Women are not safe in Pakistan: here's why.
Credit: @theselfassumedartist

CW: Mentions of sexual assault and related issues throughout. On September 9th,  horrific reports of a rape in Lahore, Punjab rocked Pakistan to its core. Conversations have been raised about topics long considered taboo and brushed under the rug.  The long existing rape culture in this country that has normalised mistreatment of women has called authorities into question. 

A young mother had been driving across Ring Road with her children when her car ran out of fuel. Upon calling the police, the woman was told no one was assigned to that area and so help could not reach her immediately. She was approached by robbers who attacked both the mother and children and sexually assaulted the young woman. As further information has come to light, some have questioned how the robbers knew the exact location of the car, and why she was unaccompanied. 

As the case broke on the news, and across social media, reaction to the horrifying incident has spread like wildfire. People initially started gathering on social media, calling into account the role of the police and their inability to protect their citizens. Indeed their troubling excuse of not having anyone available has raised significant questions about the police institutions. Alleged reports that the victim had asked for the details of the case to be kept private were apparently ignored as the media presented everything openly.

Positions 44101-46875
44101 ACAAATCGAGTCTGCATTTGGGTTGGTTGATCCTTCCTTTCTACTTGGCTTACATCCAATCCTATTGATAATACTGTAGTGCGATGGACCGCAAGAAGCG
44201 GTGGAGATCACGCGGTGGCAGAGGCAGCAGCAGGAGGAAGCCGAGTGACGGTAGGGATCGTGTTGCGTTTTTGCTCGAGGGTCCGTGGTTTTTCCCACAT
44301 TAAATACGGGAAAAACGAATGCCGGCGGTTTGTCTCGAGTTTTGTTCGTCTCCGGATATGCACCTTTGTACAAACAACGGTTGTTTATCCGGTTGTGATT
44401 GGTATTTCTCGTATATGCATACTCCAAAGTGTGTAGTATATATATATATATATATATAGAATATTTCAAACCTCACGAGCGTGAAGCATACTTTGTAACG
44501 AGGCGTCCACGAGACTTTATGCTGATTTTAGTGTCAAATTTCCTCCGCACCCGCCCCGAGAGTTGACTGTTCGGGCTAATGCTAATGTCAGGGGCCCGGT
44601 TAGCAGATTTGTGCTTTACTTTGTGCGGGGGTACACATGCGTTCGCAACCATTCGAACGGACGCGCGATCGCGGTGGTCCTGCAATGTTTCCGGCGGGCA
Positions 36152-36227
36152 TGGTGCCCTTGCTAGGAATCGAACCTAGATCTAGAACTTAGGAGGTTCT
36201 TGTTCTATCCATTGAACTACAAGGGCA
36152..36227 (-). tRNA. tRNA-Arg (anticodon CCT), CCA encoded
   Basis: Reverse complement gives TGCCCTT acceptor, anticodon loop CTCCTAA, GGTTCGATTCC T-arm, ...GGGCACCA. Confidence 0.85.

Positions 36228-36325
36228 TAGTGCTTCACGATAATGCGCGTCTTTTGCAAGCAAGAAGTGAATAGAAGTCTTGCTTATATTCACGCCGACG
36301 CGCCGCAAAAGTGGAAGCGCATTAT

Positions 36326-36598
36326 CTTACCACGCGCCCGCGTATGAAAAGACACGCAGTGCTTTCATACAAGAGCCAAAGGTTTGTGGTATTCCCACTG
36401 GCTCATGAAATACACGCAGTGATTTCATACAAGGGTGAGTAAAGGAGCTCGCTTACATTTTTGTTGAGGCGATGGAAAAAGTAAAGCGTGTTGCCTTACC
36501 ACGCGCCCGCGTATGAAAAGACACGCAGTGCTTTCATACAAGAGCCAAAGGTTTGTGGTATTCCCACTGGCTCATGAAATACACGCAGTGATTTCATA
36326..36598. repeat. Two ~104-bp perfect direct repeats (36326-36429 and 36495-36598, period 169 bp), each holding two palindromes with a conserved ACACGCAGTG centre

Over the course of the last 8 months, 2100 cases of rape and sexual assault have been reported in Pakistan. It’s important to note this number doesn’t take into account the multitude of cases that go unreported. The incident that occurred on the motorway has come shortly after outcry around the rape and murder of a young 5 year old girl Marwah who was kidnapped from her house. A similar reaction within enraged citizens was seen two years ago when 7 year old Zainab was abducted on her way to Quran class and met a similar fate. Her murderer was apprehended and found to be a serial killer responsible for the murders of at least 7 young girls.

Why then was this serial killer allowed to roam free despite his history? Although his conviction after Zainab’s case led to his execution, the lack of action by the state prior to such media uproar raises serious concerns. What role is played by the state in propagating such acts, only facing accountability when under pressure?